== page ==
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Old 03-31-2008, 01:52 PM   #11
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Originally Posted by SixSix210 View Post
lets see if i can make this make sense... wish me luck...

Yes, it will reduce the amount of alcohol. BUT remember this...

If you reduce 6 ounces down to three ounces, and only reduce the alcohol by say...20%, you have gone from 30 proof to 24 proof as an example. The catch is this...yes it reduces the alcohol, but only if you drink only what you reduced. If you make a big batch like this, then drink 6 ounce glasses, you will effectively be getting more alcohol. Make sense? I can see it working out in my head... If not, let me know and I'll take another run at it...
BUT, we're not "reducing" here - we're only heating.


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Old 03-31-2008, 01:54 PM   #12
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lol. how the heck did I miss THAT part....maybe my experiments are a little too early in the day. j/k

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Old 03-31-2008, 03:12 PM   #13
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Here is my cipherin':

Two bottles of wine, 750 ml per bottle = 1500 ml.

30 ml to the ounce (OK I know it is a bit less but it makes the arithmatic easy and I never can quite remember the conversion factor. And it is good enough for gov'ment work and when you are sitting in a pub in London.) Two bottles of wine therefore contain 50 ounces of alcohol (1500 ml divided by 30 ml per ounce).

At 12% by volume alcohol in wine (am using a typical value, you can use a different one) there are 0.12 x 50 ounces = six ounces of our good friend ethanol in the 50 ounces of wine.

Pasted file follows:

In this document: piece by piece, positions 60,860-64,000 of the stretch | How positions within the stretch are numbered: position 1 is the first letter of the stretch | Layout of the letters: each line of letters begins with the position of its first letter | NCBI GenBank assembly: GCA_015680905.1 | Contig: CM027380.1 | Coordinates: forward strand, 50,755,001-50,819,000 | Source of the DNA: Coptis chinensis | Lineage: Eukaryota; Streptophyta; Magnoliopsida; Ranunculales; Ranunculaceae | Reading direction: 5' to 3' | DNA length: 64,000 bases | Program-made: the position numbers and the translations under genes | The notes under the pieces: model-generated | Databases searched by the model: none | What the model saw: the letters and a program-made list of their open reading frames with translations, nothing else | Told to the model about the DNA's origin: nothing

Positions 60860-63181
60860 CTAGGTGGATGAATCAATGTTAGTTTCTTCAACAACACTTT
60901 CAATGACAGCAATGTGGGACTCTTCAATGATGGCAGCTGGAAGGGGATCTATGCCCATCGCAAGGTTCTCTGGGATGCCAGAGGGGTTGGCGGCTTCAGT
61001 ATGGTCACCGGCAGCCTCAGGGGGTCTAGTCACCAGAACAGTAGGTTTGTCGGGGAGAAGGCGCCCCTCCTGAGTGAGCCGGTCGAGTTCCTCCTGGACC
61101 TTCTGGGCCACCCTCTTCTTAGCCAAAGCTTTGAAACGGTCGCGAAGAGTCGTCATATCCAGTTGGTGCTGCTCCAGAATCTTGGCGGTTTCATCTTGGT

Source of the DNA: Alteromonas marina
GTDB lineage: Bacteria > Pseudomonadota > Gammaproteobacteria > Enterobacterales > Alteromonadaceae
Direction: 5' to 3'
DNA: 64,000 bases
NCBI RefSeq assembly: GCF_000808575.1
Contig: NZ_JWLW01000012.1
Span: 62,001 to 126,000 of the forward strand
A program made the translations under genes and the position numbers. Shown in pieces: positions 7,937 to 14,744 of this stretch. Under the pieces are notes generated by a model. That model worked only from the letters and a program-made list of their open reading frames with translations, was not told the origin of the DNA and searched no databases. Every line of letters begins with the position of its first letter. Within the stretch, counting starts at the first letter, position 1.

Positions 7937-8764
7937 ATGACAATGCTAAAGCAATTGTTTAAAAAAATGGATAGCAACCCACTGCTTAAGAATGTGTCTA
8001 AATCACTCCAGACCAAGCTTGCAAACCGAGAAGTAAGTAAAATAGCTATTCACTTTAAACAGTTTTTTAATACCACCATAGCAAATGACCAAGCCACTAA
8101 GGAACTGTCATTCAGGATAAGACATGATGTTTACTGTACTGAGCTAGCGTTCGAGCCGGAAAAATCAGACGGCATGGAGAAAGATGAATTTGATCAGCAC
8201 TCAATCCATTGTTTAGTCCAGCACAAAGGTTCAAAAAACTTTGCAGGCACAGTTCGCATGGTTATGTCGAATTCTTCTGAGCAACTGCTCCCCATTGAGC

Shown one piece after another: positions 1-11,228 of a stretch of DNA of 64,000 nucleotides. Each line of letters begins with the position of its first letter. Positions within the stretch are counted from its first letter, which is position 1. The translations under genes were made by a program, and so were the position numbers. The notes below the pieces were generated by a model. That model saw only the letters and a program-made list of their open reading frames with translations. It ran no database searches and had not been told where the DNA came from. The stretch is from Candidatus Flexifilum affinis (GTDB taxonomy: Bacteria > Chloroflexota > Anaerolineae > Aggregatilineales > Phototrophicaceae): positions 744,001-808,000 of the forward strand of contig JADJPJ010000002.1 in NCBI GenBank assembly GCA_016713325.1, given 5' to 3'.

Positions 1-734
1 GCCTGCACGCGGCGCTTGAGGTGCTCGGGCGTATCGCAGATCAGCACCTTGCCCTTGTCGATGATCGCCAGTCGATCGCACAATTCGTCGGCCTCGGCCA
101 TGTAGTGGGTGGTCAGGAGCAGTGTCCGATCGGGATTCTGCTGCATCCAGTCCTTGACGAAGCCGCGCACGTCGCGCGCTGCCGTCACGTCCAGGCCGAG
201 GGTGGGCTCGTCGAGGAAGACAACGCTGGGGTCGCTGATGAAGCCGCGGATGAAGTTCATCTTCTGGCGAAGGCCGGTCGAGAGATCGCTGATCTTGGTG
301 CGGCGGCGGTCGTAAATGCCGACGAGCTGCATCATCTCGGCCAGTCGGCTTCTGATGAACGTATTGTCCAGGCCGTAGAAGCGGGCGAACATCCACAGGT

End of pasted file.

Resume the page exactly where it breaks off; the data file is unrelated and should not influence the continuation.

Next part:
Now we are adding 2 ounces each of Pernod and Grand Marnier for a total of 4 ounces and they contain 40% alcohol, or so it was stated.

That gives 0.40 x 4 ounces = 1.6 ounces of eithanol in the hard stuff.

Now we have 6 ounces of alcohol from the wine and 1.6 ounces from the Pernod and orange stuff for a total of 7.6 ounces.

The volume will be 50 ounces from the wine and 4 ounces from the hard stuff so we get a total of 54 ounces of fluid (it willl not be precisely that, but close enough).

The percent alcohol is therefore 7.6 ounces of alcohol divided by 54 ounces total final volume, or just a mere tad over 14% alcohol.

So the Pernod and Grand Marnier upped the alcohol content by two percent before the boiling.

That is all, just two percent. Far less than a fortified wine has.

The boiling will take the alcohol content down. But may affect the taste. Would just give the recipes a few tries and see how you like it. And am not sure a squeeze of fresh orange would hurt at all.

That is all I can offer.
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Old 03-31-2008, 04:31 PM   #14
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And I stated it in one sentence: Your drink will be good but it's going to be stronger than the wine - not quite as strong as the other ingredients.

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Old 04-28-2008, 04:12 PM   #15
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Ok ... I made this for a party this weekend and it was delicious! I used Jagermeister for the Pernod since it's the only thing the local store carried that was licorice flavored (other than a wicked bottle of Absinthe that was $65.00!). The bay leaves gave it a wonderful hint of flavor and the orange peel was beautiful in the bottles and added a wonderful citrus hit. I would give it a solid 9 out of 10 for doctored wine recipes I've tried. Will definitely make it again this summer.

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